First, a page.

This graceful flushdecked classic yacht was designed by Alfred Mylne in 1934 and built the same year by William Fife in Fairlie, Scotland, for a Glasgow ship owner, Major J.G. Allan, from Helensburgh, and named "Sonas" ("happiness" in gaelic).

In 1947, James C. Guthrie, made the sails reduced to 1100 sq. feet by Mackenzie. The type becomes Bermudian Sloop. Her RORC rating is than 38.93 ft.

In 1952 she was sold to Georg von Erpecom another ship owner in Norway, from the Bergen's Yacht Club, who changed her name to "Irina VII". She was the Club's Flag ship during many years. Georg Von Erpecom had also owned all the 6 precedent Irina !

During the sixties, Irina VII was entrusted to Finn Engelsen.

From 1965 to 1985 she was used extensively by a Devon based club and finally sold on in 1985 to Miss and Mister Potts.

In 2002, Irina VII has been sold to french people. Irina VII is currently beeing renovate by AMEBOIS Shipyard.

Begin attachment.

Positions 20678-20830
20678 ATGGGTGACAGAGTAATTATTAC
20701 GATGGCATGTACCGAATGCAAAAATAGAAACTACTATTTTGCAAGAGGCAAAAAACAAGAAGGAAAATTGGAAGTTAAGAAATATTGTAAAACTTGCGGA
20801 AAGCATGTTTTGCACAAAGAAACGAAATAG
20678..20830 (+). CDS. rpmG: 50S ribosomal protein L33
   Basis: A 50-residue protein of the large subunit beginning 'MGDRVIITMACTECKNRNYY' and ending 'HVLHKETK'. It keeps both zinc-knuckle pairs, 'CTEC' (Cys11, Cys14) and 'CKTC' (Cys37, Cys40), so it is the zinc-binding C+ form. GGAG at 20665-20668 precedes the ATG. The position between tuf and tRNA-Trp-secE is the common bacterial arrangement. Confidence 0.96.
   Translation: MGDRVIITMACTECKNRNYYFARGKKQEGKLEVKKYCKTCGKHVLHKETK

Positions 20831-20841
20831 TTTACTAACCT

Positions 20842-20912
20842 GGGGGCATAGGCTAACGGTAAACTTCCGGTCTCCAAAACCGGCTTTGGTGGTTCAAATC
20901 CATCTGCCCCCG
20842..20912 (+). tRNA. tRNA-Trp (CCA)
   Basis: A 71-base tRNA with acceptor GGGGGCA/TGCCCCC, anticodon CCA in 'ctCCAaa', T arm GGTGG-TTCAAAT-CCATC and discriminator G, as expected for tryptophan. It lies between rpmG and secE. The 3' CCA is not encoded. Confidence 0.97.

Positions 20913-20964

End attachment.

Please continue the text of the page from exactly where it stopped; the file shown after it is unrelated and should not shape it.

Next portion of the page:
More than 12 000 hours have been necessary for her renovation. Irina VII is now in its original Bermuda rig, the interiors being in their original state of 1934.

Irina VII has been regularly sailed during 2003 and will be present in other regatta in 2004.

Renovation vidéo


Original rig



Major J. G. Allan, with his wife and the crew



Second rig


Ketch rig



Last ketch rig before renovations

The skipper was in love with VHF.

The following article appeared in KLASSISKE LINJER NR.8, MAY 1998 - the member's magazine for the Classic Wooden Sailboat Club of Norway.

It was written in Norwegian by Jan-Erik Sverre, the grandson of Mr. Georg von Erpecom who formerly owned also Irina VI, a 75 feet Fred. Shepard/Harris Bros ketch, built in England in 1917, and which he kept from 1937 until 1952.

IRINA VII (13m C/R - 1952 - 1958 - 1965)

Easter 1952 there were a group of gentlemen, who 'froze' their way over the North Sea with only the warmth of a number of candles, on board Georg von Erpecom's 8 sailboat (if we do not count the Oselver on which he made a deck for cruising). He was now 63 years old - and the newly bought IRINA VII (ex SONAS) was being brought home from Scotland.

Even if Irina VI was larger, the new Irina VII was perhaps of finer ancestry. She was drawn by Alfred Mylne in 1934 and built the same year by the not unknown Scottish constructor and boatbuilder William Fife & Son in Fairlie - Scotland.

Unfortunately she caught fire shortly after delivery and had to be totally restored. This caused among other things to the fact that the Swedish Krysser Club to entered her in their Yacht Register in 1954 as being built in 1938.